Sustainable currency and the green economy: An Irish perspective


It is tempting to define the ‘Green Economy’ as a portfolio of ‘green technology’ solutions for Irish business developers to pursue in order to contribute to the export-led growth objective the country has set itself as recommended by the Troika.

We should not question the case for government support along these lines, because such technologies are an important part of a national response to the convergent crises we face as a nation. But limiting our response to ‘greentech’ alone overlooks two important macroeconomic issues that are the subject of increasingly fierce debate and where fundamental economic changes/ reforms look increasingly likely:

i) the acceptance that debt-based money issue is at the heart of primary systemic monetary dysfunction leading to adverse national and international economic and environmental consequences, leading to a reassessment of the pros and cons of bank-created money versus government created money with all the political controversy that this entails

ii) the impact of globalised supply chains on local/ regional economies and the challenge of rebuilding local competences with due regard to and respect for the market economy and its power

The first of these can be considered as a National Monetary Policy issue; the second as an opportunity to reappraise Local Economic Development models.

We can envision possible ‘sustainability’ objectives for each.

National Monetary Policy

Ireland is under pressure from two extreme and opposite positions, each of which questions the legitimacy of the country even having a National Monetary Policy.

On the one hand, as part of the Eurozone Ireland has trusted the management of its currency to others. Others are now dictating a substantial part of national economic policy and all the main political parties are committed to seeing this partnership through to calmer waters. Ireland has no sovereign control of the money supply and cannot imagine such control without exiting the Euro.

On the other hand, Hayek’s argument for denationalising currency – for allowing a free market among competing currencies – is enjoying a renaissance [1]. This rebirth is informed firstly by the dysfunction of existing fiat currencies and their systemic role in the crisis; and secondly by the disruptive emergence of privately issued digital currencies and the prospect of multiple co-existing ‘designer currencies’ [2].

In the existing political landscape, Ireland’s freedom of action here might seem limited, particularly since any public acknowledgement of the consideration of national monetary alternatives is seen as damaging (though this danger is probably over-estimated by proponents with a strong vested interest in the status quo). But if we accept that fundamental changes are more than likely, it will not pay any nation to put its head in the sand, and early movers are likely to set the agenda for subsequent international dealing.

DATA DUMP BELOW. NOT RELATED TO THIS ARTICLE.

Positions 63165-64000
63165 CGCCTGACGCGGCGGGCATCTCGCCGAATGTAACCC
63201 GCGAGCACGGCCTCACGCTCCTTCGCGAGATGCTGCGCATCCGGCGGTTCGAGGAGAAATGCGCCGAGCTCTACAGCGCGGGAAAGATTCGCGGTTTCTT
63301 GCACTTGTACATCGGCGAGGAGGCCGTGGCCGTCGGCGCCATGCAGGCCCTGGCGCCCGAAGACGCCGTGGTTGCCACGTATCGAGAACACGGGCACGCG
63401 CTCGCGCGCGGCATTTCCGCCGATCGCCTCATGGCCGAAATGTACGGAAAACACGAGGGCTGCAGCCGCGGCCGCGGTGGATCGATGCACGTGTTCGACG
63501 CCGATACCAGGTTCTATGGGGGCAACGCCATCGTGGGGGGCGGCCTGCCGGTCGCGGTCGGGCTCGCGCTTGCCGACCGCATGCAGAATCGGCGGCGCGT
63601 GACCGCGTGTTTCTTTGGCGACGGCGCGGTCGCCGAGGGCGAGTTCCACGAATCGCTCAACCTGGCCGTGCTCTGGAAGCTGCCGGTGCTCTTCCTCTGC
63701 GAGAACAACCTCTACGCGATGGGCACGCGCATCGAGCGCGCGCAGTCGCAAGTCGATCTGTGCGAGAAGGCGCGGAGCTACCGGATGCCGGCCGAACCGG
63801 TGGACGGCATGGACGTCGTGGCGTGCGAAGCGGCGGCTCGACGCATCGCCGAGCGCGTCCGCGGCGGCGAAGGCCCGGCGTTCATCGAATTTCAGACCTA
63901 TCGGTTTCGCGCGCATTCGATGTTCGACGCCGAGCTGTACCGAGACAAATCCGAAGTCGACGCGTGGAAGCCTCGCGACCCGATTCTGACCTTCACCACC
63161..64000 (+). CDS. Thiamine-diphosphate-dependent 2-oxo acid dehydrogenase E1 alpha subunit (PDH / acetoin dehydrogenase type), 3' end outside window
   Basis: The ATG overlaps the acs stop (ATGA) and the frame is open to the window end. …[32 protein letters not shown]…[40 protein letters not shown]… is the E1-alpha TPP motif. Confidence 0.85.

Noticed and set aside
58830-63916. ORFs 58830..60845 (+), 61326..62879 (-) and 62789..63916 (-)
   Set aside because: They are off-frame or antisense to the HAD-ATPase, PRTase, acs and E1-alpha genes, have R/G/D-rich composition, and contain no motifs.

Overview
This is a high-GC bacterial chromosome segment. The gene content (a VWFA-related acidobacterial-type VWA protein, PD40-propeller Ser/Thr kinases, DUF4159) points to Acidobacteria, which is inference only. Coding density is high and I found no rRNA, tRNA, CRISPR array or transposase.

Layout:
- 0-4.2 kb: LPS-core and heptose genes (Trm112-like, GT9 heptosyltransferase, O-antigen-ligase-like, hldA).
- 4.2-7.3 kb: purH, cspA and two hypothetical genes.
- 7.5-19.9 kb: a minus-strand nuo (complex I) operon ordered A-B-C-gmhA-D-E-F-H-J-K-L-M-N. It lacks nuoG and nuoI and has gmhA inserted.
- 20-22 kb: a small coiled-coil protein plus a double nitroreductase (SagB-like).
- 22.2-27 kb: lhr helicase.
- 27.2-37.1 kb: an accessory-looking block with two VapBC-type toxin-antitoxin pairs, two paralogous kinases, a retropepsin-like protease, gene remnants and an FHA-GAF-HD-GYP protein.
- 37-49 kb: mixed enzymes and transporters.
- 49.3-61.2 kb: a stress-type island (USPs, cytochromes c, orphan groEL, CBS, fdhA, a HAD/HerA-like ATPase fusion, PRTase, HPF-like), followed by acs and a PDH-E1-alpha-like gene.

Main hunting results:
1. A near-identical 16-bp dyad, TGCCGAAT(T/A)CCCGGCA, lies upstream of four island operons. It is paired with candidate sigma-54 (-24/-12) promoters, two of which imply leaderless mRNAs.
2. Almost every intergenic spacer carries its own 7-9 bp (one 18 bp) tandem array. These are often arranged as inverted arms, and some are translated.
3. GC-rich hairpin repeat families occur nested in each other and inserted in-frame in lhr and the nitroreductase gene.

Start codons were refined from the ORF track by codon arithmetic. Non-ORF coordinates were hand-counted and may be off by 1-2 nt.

In that context, Ireland might usefully constitute an institutional response – a thinktank with close access to policy levers and the true implications of their use, a presumption of transparency and a sustainability remit. The design of such an instituition would be a challenge, but would in itself be a constructive stage of delivering a sustainable economy.

Local Economic Development

Critics of Local Economic Development models complain about the over reliance on attracting multi-nationals or major retailers with subsidies because these companies have no real long term connection with the locality and disrupt genuine locally rooted business both on the way in and on the way out of the local economy.[3]

There is good evidence that local currencies can play a role in increasing local liquidity – primarily by increasing the velocity of circulation of money – but they have one major limitation. If local supply of particular goods or services simply does not exist – having been stripped out of the local economy via centralised supply chains – the economic circuits that are needed for continual monetary circulation are interrupted, and money flows out of the area to the centre or abroad.[4]

A better understanding of the key missing goods and services (energy may be a good initial example) would help to inform and direct a more targetted model of Local Development.[5] Currencies with local council sponsorship (i.e. councils accepting payment of rates, taxes and charges in the currency) can then work to rebuild economies in the context of a local plan.